Current on-track instructional programs, to the extent they exist, attempt to introduce newbies to handicapping, a difficult task made daunting by the limits of time. “Figurating”, the words of Colonel John R. Stingo in A.J. Lieblinngs’ The Honest Rainmaker, involves a process for working towards some form of opinion about race contestants and various outcome scenarios. The wagering that follows is the expression of those opinions. What, then, is a newbie, unskilled in past performances, and thus devoid of opinion, to do? How, in the absence of experience with past performances, can a newbie be expected to develop an opinion about a race?

For newbies, one immediate solution is Playing the Odds Board – Gateway to the Game™, and this is for several reasons. First, the Odds Board is the single constant at every racing venue. Second, the Odds Board represents the opinion of all bettors. Third, experienced horseplayers, players with informed opinions, makeup the bulk of the betting crowd. Fourth, the “informed” crowd’s opinions are represented on the Odds Board. Fifth, the Odds Board is a relatively “efficient market” in that, for all races, the crowd’s favorite (the horse at the lowest odds) wins more than the second favorite; the second choice wins more than the third choice; the third choice wins more than the fourth choice…and so on. The crowd’s long-term opinion is quite sound. Therefore, an understanding of the odds board is crucial for newbies. Experienced horseplayers have a context in which to evaluate the crowd’s opinion…the odds…and decide whether to play with or against the crowd. Newbies, without context or opinion, should, more often than not, play WITH the crowd.

Playing the Odds Board – Gateway to the Game™ , our betting guide for newbies, features a limited glossary of key terminology, four unique concepts for mastering the Odds Board, facts to support our concept, and specific examples for making wagers grounded in the Odds Board. Applying these concepts increases the probability that a newbie will wager on “live” horses, horses the informed crowd supports, and gain an appreciation for the game. The guide is the “Gateway to the Game”™.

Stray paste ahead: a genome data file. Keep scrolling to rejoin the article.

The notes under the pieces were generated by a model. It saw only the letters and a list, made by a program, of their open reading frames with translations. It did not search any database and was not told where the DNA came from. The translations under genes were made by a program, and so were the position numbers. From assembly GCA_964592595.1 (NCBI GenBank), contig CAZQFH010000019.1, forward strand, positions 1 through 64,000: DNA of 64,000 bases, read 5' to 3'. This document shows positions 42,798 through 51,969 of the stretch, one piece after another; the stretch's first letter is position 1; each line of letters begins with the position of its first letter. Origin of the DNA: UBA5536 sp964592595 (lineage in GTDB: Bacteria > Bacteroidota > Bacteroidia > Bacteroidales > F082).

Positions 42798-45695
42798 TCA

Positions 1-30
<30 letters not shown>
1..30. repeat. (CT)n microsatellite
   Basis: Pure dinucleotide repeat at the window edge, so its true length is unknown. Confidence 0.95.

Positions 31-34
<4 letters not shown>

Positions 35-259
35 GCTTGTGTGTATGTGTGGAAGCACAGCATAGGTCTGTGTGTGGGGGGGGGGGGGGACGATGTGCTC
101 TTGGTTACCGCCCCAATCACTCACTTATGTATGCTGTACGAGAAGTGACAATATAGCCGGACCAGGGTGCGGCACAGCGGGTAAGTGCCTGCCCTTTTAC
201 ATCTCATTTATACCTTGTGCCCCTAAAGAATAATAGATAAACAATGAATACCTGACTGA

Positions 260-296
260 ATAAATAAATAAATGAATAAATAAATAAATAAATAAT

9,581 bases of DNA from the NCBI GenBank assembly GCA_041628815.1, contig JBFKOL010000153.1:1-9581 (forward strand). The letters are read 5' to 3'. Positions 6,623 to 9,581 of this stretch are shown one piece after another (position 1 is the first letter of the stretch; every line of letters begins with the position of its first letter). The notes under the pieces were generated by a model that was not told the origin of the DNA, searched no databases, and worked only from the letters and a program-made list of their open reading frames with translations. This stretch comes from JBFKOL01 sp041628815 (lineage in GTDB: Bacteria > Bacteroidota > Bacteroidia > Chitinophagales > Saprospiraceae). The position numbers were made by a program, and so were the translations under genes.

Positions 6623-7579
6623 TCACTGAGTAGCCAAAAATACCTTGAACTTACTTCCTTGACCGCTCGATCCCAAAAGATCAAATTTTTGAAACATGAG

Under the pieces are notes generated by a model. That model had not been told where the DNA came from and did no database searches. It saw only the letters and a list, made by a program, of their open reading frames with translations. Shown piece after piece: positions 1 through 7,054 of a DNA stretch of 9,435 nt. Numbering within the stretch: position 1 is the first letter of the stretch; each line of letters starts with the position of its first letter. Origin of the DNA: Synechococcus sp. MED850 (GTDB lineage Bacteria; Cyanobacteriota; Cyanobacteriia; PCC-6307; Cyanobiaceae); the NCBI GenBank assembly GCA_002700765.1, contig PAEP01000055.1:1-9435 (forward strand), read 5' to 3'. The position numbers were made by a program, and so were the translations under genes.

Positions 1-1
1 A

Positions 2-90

To be clear, concepts about the power of the Odds Board are useful to all players. The guide is, however, intended as a road map into the game for the uninitiated and unfamiliar, not in any way a system that promises to change one’s life with a winning system of methodology.

Gateway to the Game by writer Tom AmelloDOWNLOAD THIS GUIDE & LEARN TO ENJOY HORSE RACING!
Get a printed version of the brochure at no extra cost

Purchase Playing the Odds Board – Gateway to the Game™ and receive a downloadable pdf file which you can view on any type of device. Additionally, for a limited-time you will receive a hard copy in the mail. Questions about the guide will be answered here on our website at  The two-for-one “Playing the Odds Board – Gateway to the Game™” is only $7.00.

This short guide is power packed and offers:

  • Four unique concepts for mastering the odds board
  • Facts to support our unique concept
  •  Specific examples for making wagers grounded in the Odds Board

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Fill a Void and Grow the Game

Growing the essential core of new, interested but unskilled fans stands out as Thoroughbred racing’s greatest challenge. Current big race-day marketing efforts appear to be successful at drawing crowds.

by Tom Amello

Thinking about Thoroughbred racing’s current forms of fan education somehow brought to mind the title of a well-regarded 1975 country ballad. The title, you might remember, warns mothers. A paraphrased version warns: “Mothers, don’t let your babies grow up to be horseplayers.” And, Mom, without innovative fan education and player development programs, you don’t need to worry…they probably won’t.

To further the point, consider these thoughts from the preface to noted author and educator James Quinn’s 2012 text The Complete Handicapper: You Can Beat the Races:
“Young adults that have come to racetracks for ancillary concerts and beer festivals, or to admire legendary champions such as Cigar or Zenyatta, ultimately will be confronted by the press of the handicapping and wagering. The experience can run downhill quickly.